Wednesday, April 10, 2013
City Councilor Felix G. Arroyo has entered his name into Boston’s crowded race to become the next mayor.
Standing in front of a wall lined with supporters, another city councilor announced he would be running for mayor Tuesday morning. City Councilor Felix G. Arroyo officially entered his name into the race at a press conference from SEIU Local 615 Tuesday morning. If elected, Arroyo, who lives in Jamaica Plain, would be Boston’s first Latino mayor. Arroyo answered a few questions from the media, including one about his campaign’s approach. “I will have the strongest grassroots campaign, powered by committed volunteers and funded by small donors, that’s…the only way that I would want to win, and that’s exactly how I will govern,” he said. Arroyo has been an organizer advocating for workers’ rights at SEIU 16.
Wednesday, December 19, 2012
Boston City Councilor Felix Arroyo held a hearing addressing how to get rid of the stigma surrounding mental illness in the Boston area.
At-Large Boston City Councilor Felix Arroyo held a hearing addressing the stigma surrounding mental health on Tuesday evening. “Many feel uncomfortable talking about this topic and many may feel symptoms they do not seek help for because of there is a stigma attached,” Arroyo said. “It is easy for people to say ‘I am an asthmatic,’ but it is harder to say ‘I have mental illness.’ And we need to work to get rid of that stigma because it is the quickest way to allow folks to seek help.” According to a 2011 report from Boston Board of Health Commission study, nine percent of adults in Boston in 2010 reported persistent symptoms of depressions, meaning that they felt sad or depressed for longer than 14 days within a month. In 2009, 30 …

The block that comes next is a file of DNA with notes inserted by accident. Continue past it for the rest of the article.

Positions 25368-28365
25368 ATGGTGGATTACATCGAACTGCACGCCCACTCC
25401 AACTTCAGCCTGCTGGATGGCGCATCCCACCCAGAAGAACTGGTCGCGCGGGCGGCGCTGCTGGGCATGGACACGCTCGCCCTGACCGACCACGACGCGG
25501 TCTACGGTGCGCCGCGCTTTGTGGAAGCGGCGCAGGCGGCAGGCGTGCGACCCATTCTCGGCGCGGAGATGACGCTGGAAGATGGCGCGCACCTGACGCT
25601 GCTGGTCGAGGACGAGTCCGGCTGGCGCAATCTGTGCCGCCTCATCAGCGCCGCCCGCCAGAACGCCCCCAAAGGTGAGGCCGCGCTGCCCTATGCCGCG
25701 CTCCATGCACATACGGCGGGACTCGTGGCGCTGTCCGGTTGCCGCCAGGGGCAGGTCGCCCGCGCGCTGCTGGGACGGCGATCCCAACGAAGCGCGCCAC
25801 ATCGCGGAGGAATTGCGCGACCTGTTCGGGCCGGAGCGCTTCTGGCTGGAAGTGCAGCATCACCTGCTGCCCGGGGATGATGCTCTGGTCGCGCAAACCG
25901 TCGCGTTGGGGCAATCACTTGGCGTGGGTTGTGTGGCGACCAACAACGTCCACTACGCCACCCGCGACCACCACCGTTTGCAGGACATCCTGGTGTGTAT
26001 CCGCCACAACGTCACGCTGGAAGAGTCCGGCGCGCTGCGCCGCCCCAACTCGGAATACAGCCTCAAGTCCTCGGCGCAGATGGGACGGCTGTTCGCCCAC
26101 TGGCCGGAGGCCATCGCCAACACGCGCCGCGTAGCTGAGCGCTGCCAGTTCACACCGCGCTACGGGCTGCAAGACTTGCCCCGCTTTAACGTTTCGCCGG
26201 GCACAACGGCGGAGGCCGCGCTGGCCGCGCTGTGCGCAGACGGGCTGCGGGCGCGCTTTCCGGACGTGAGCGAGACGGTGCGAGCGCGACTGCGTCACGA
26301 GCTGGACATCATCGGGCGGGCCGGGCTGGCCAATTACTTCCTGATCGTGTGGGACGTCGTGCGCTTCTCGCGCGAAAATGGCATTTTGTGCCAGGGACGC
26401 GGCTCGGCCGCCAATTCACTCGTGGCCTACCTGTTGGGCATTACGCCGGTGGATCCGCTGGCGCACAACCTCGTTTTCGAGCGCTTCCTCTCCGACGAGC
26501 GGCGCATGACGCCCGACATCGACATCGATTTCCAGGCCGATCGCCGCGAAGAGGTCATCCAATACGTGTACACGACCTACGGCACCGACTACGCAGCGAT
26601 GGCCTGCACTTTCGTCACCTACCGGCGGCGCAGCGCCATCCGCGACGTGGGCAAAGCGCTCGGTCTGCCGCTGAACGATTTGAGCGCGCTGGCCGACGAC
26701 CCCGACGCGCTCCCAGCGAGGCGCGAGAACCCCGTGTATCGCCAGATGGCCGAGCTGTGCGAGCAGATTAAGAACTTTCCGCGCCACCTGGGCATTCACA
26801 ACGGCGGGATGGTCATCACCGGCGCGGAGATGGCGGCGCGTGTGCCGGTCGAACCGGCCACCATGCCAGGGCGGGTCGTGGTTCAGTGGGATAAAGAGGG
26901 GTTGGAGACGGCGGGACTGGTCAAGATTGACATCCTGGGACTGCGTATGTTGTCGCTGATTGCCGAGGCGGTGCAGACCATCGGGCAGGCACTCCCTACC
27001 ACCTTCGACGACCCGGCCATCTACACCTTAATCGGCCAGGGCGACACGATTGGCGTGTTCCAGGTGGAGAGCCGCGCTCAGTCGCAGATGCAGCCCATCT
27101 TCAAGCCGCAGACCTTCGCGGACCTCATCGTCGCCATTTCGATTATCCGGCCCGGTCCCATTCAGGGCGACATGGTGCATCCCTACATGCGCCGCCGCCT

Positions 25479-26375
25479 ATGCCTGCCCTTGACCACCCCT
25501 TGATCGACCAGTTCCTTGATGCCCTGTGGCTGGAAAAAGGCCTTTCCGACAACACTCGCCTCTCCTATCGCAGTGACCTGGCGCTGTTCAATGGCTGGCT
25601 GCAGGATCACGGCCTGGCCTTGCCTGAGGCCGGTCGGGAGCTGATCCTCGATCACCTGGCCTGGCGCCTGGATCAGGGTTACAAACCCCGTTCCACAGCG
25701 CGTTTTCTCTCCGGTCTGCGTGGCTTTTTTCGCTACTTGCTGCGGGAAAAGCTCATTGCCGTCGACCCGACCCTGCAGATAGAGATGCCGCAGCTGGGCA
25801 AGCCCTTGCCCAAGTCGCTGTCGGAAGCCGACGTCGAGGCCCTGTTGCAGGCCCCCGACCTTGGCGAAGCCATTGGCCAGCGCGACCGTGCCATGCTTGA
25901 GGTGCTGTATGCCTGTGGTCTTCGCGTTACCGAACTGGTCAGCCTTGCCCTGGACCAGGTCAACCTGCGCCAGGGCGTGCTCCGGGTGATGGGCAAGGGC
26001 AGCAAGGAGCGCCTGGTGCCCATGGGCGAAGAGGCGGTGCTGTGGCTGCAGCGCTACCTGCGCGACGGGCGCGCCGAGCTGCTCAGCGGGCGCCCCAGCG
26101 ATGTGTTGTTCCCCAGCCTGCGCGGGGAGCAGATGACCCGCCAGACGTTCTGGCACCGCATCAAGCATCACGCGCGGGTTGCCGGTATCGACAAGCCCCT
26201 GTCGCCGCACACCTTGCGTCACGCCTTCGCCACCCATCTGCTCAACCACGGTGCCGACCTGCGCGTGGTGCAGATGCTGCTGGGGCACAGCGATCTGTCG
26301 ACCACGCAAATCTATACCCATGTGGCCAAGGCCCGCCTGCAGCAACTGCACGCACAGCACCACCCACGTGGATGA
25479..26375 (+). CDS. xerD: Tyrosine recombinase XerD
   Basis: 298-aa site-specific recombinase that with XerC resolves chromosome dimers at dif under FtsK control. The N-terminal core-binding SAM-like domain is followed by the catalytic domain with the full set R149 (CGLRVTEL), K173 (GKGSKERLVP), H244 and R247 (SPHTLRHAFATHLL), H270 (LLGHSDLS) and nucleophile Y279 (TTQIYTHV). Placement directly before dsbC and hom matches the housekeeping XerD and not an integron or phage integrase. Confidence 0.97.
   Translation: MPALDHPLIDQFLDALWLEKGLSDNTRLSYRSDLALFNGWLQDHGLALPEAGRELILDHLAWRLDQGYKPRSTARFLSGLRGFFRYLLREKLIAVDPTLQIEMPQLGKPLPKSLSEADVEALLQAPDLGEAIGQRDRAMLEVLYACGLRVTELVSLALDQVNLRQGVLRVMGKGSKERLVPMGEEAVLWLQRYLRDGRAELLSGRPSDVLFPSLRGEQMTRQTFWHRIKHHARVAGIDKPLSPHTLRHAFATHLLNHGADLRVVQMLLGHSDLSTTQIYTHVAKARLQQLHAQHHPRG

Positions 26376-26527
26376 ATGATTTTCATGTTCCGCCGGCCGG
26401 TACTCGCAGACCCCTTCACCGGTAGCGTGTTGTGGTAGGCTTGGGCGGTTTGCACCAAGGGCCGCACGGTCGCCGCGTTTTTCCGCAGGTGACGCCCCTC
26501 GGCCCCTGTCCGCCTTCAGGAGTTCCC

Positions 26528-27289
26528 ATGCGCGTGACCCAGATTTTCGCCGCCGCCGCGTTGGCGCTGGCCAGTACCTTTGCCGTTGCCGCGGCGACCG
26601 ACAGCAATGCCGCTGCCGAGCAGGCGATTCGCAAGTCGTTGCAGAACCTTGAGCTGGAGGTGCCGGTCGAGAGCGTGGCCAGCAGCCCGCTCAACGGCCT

Thursday, September 13, 2012
At-Large City Councilor Felix Arroyo would like Boston to be the second city in the U.S. to offer its employees paid maternity and paternity leaves.
Boston City Councilor At-Large Felix Arroyo will hold a future hearing to examine the feasibility of instituting paid maternity and paternity leave for city employees. Arroyo introduced his hearing at Wednesday's Boston City Council meeting. "Boston could continue to lead in workers' rights... [Employees] either take sick time or find outside care and use up their vacation time. Or come to work quicker. I don’t think this is something working families in Boston should be faced with." The Massachusetts Maternity Leave Act (MMLA) passed in 1972 offers eight weeks unpaid covering both men and women. The Family and Medical Leave Act of 1993 is a federal law that guarantees 12 weeks of unpaid job leave, but only covers employees who have been…